It takes close to two hours, but I finally find a place in the Mission District called A Ray of Hope.  What is it about nonprofits that they always have to have cheesy names?  It’s a clinic that provides group therapy with a facilitator who has her MA in women-centered psychology.  The group is for women who are survivors of a traumatic event and allows new members once a month.  ‘The group will provide you with the tools to cope with your traumatic event.  Everything that’s said in the room stays in the room.  We hope to provide a safe and nurturing environment.’  I barely manage to not roll my eyes at the psych-speak.  I have a healthy dislike for anything that smacks of New Age.  It’s not that I don’t think therapy works; I do.  I just don’t see the need to talk about it in fey terms and breathy tones.  People who talk that way are trying too hard to sound sincere and usually come off sounding fakey.  However, I have promised Paris that I will do something about my depression, and I honor my promises.  Pushing aside my discomfort, I continue to read.  The meetings are Tuesday nights from seven to nine, and the upcoming Tuesday is the one where new members are allowed.  There is no fee.  I make a note of it in my calendar on my computer and power off.

I sit slumped in my chair thinking about therapy.  I’ve been in before—what child of the eighties hasn’t?  I don’t have the energy to invest in one-on-one therapy and decide that I’ll start with the group.  That way, I don’t have to say anything if I don’t want to, but I can jump in if I feel like it.  Sounds ideal given how low energy I’ve been the last month.  I close my eyes, but images of the gun pressed against my temple crowd my mind.  My eyes fly back open as I break out into a light sweat.  I am panting slightly, and my eyes dart from side to side, involuntarily.  I automatically note that the windows are shut and locked.  It makes me feel safer, though we are on the third floor.  The drapes are shut as I prefer them so no one can look inside.  I used to love to have as much sunshine in my room as possible, but I can no longer tolerate the light.  I want to move, but there really isn’t any place for Paris and me to go.  We got this two-bedroom apartment in the Mission before the dotcom boon with rent-control in place.  We each pay eight-hundred dollars a month, which is a steal in San Francisco.  Neither of us can afford to pay more than that per month, so we are pretty much stuck where we are.  Paris offered to switch rooms with me which I accepted, but as the rooms are identical, it hasn’t made much of a difference.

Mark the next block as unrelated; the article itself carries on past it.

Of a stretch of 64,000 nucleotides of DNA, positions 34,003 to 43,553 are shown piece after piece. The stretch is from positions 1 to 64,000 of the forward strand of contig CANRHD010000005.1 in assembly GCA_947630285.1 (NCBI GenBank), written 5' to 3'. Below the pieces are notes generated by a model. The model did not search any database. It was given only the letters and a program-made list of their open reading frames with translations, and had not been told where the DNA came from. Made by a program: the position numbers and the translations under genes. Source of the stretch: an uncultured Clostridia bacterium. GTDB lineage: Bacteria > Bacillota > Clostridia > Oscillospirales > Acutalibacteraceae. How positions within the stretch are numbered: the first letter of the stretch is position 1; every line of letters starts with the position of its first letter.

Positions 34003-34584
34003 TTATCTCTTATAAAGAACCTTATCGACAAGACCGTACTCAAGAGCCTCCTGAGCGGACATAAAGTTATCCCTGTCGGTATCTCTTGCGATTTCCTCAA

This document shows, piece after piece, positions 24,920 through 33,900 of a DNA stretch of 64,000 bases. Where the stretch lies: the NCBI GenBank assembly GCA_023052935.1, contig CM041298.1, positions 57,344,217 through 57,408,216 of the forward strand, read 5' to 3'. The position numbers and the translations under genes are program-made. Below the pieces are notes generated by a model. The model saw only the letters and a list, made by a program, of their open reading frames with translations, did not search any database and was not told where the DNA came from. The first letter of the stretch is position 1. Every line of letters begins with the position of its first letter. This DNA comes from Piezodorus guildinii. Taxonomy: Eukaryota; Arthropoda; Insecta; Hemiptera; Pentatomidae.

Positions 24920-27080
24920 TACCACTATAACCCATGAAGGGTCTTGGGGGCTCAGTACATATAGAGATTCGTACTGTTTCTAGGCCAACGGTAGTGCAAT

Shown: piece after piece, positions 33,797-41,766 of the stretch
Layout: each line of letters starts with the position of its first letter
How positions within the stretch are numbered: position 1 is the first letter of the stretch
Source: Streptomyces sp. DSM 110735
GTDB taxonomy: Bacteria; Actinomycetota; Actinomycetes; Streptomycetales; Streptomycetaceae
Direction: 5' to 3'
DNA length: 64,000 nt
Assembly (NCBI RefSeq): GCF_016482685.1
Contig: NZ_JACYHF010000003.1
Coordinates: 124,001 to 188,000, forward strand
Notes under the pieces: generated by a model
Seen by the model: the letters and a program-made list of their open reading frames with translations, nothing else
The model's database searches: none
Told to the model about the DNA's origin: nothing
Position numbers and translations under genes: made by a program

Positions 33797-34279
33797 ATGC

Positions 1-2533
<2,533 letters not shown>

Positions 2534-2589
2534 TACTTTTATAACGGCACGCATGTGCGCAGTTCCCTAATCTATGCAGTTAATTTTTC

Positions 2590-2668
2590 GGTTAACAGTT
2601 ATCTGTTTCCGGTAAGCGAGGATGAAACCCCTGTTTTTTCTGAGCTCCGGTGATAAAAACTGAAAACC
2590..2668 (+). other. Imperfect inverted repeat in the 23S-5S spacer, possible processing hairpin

Replacing my bed helped, however, and making Paris paint the walls yellow to match the walls in the living room made me feel marginally better.  I painted the living room walls when Paris and I first moved in, much to the dismay of the landlord.  These days, however, he treats me with great care—like everyone else.  At least with him, it’s partly because he’s afraid I’ll sue him because the security in the building isn’t that great.  The killer got into the building and into my apartment without any help from me.  I’m letting the landlord sweat because he should suffer some considering what happened to me.  I won’t sue him, but he doesn’t need to know that yet.  He is giving us three months off from paying rent.  There is a deadbolt on the front door, too, courtesy of Dickie, the landlord.  Paris says I should have held out for six months rent, but I didn’t feel like haggling.  I don’t feel much like arguing with anybody these days.  I look around the room.  I have placed a few of Paris’s painting on the walls.  He has given me the brightest ones, insisting that I need a myriad of colors surrounding me.  I have to admit, they sure make the room less gloomy.  My favorite is one that Paris did of me and him in Dolores Park laughing and having a good time.  The faces are blurred, but if you look closely, you can see the resemblance.

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Parental Deception; chapter two, part one

“Man, I’m tired of this job,” Darla Quinn, one of my coworkers, grumbles, her fingers flying over her keyboard.